Flying Blind

But flying all the same

Category: Uncategorized

“Depression” – Lying label that doesn’t mean what it says.

“I”m depressed?” I think to myself riding down the road, radio up, singing like the world is my stage surrounded by cars that arranged their day just to be in my presence.

“No way.” I think to myself as the sun’s warmth soaks into my shoulders and the chilly air brushes my face.

“I can’t hear you, I’ve never heard you, I won’t ever hear you, and I don’t want to hear you.” I hear in my head as the question I asked is answered.

“I don’t matter, I never mattered, and I don’t need to be here anymore.” I retort as the music turns into agonized noise, the sun bakes persistently, and the wind screams in my face.

It happens that fast. Life is good. Everything is right in my life. The smallest, most insignificant thing creeps out of some corner in my life and the lights go out. The fuse is blown and I can’t find my way to the fresh air.

I’ve started thinking about people like leaves on a tree. Leaves flourish on all sides, limbs radiating from the trunk, life flowing into each of them. As the prevailing east wind approaches, as is its steady habit, the leaves on the north and south side get a little sideways, the east leaves press securely and confidently into the trunk, completely ambivalent to the breeze. Those west leaves, though, cling for dear fragile life to the limb as the gale pulls them from the trunk, away from the circle of life.

What’s wrong with those western leaves? Good question! You’ve gotta know, those west leaves are depressed. The same substance as all the other leaves but because of their context, they are more susceptible to blowing away.

This is how I’ve been thinking about depression. I don’t live constantly under a dark cloud of hopelessness. I live on that side of the line, but the cloud is often far from me. I know there are others who live even further across the line than I do, and that cloud is often much nearer to them. When the wind blows, those of us normal, healthy people with a disposition towards depression get more quickly covered with the clouds.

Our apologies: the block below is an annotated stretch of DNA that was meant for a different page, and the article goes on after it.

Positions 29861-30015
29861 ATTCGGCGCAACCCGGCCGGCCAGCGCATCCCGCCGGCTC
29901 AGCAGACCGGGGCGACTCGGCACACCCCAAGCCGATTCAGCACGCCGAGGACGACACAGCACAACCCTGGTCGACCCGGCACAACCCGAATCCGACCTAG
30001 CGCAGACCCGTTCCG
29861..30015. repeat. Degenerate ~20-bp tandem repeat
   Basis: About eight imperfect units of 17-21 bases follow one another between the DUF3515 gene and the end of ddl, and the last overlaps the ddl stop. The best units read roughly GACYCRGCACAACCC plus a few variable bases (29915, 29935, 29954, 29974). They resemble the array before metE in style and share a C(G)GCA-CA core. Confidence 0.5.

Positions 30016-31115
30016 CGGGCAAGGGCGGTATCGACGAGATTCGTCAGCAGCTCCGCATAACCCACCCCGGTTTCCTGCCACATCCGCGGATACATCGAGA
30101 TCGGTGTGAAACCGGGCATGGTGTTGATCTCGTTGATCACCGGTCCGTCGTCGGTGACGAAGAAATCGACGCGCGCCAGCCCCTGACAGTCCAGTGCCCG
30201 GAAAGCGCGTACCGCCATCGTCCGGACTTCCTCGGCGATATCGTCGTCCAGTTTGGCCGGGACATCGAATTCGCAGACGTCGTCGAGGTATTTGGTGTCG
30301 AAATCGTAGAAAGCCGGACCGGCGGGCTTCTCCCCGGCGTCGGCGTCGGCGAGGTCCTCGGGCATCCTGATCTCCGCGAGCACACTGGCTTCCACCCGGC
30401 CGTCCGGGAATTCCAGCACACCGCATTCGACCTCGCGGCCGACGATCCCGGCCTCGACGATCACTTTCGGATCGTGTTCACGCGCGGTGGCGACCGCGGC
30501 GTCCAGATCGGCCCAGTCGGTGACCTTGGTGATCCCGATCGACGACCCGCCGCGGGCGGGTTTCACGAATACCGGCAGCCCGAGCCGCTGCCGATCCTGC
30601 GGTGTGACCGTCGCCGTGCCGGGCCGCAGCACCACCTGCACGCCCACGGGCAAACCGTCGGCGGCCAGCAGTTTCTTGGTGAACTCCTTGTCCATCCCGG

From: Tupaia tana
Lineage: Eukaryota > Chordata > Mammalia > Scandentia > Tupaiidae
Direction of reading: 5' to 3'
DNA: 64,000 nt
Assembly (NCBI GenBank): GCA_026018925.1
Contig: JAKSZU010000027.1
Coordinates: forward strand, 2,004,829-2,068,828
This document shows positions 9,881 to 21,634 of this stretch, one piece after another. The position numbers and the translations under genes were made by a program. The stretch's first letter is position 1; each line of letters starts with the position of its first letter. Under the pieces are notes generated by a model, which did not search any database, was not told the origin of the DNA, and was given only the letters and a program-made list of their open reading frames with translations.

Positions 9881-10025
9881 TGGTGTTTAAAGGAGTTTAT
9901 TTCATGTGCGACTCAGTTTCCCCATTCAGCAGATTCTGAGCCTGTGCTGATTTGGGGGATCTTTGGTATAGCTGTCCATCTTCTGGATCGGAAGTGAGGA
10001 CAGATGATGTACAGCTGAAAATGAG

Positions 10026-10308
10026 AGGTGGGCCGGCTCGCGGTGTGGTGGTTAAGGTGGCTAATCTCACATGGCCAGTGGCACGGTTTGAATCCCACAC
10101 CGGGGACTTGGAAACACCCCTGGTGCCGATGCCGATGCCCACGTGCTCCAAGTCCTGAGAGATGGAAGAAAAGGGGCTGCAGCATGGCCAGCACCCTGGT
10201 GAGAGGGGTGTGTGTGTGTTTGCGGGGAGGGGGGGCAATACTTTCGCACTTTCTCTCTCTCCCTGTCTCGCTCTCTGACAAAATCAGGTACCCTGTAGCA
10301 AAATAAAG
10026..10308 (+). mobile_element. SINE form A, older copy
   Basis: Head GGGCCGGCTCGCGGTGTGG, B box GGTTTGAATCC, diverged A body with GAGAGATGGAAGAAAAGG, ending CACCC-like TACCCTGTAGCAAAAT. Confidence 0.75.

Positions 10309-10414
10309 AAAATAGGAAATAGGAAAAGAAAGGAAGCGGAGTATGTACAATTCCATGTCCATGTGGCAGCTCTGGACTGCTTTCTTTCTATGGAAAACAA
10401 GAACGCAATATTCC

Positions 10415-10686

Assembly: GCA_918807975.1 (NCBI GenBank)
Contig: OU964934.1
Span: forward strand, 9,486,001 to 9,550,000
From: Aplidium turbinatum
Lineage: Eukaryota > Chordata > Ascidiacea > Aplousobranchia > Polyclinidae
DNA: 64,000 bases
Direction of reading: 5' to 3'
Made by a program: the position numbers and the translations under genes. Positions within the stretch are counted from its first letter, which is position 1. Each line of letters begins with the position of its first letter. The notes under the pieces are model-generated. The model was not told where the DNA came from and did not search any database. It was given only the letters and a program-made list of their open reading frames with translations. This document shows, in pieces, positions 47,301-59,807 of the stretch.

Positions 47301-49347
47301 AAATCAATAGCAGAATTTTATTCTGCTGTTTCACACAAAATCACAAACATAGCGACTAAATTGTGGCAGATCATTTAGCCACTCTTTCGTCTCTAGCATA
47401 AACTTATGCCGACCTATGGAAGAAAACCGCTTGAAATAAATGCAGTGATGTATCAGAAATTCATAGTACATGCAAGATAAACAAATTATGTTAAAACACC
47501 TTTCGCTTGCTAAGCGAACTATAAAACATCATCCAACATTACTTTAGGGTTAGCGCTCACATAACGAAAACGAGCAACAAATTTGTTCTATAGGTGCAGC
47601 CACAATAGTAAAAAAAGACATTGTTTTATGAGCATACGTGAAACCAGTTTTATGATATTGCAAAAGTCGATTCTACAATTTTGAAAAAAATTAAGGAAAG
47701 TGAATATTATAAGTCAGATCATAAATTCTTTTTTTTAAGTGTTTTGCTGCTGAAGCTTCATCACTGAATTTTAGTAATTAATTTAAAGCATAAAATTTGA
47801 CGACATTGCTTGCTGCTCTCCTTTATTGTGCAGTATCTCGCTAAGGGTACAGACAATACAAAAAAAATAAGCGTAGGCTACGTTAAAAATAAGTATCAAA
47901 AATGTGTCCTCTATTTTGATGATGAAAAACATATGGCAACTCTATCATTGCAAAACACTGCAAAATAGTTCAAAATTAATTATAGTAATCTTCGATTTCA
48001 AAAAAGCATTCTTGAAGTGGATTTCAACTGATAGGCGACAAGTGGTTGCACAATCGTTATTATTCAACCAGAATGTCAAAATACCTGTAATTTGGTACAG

What I find problematic with the diagnosis known as “Depression” is that the term fits the minutes and moments but not necessarily the major movements of life. When I am low, I am depressed. When I am low, I am very much in a hole of sorts, a depression in the surface of life, a pebble in the divot on the green. Those are depressive moments, those are times when I am fully covered by what the word means, says, and feels… I am depressed. All of the other times though, when I am living my normal melancholic life, I may feel more sad than the “normal” person, but I am not in the hole. I can laugh, connect with friends, enjoy life, and rest in the warm embrace of love… and I’m still diagnosed as depressed. In these moments, the word doesn’t fit.

When I’m down, it helps me understand that there is a legitimate process at work in my head, that I need to work in one direction to climb from the hole, instead of working in so many directions taking guesses at why I feel the way I feel. The label creates a target and gives me the ability to set up some lifelines before falling in, and some rigging to help me get out.

When I’m up, every time I take a pill, I am reminded that I am depressed, and that is when the label becomes an ill-fitting collar, has me on a leash, and invites me into a hole of hopelessness. Then there is Shakespeare, looking me in the eye, saying something about a rose that, by any other name, would smell so sweet. This thing in my head, this diagnosis, by any other name, would still be so depressing.

Anger, Sadness, Depression, and my Christian Faith

I read my Bible often, almost every day.

I am almost completely unproductive at work, almost every day.

I love being around my family and friends.

I stay at work for hours, even when I don’t have to.

I bring joy to our relationships.

I cause incredible moments of pain and silence.

I trust that Jesus makes all things new.

I believe that my life will never be better.

I help others to live in the light of life.

I would gladly walk quietly off into a never-ending night.

Jesus wants me to control my thoughts.

Without drugs my thoughts veer into terribly destructive valleys.

The grace of Jesus is sufficient for all my needs.

I need medication to sufficiently give grace to my family like they need.

That’s where I’m stuck.

Right after getting the news that I needed to be medicated in order to function like a healthy, contributing member of society, I began reading everything I could to help me grasp my situation. While the range of responses drifted along a scale, I noticed two camps beginning to form.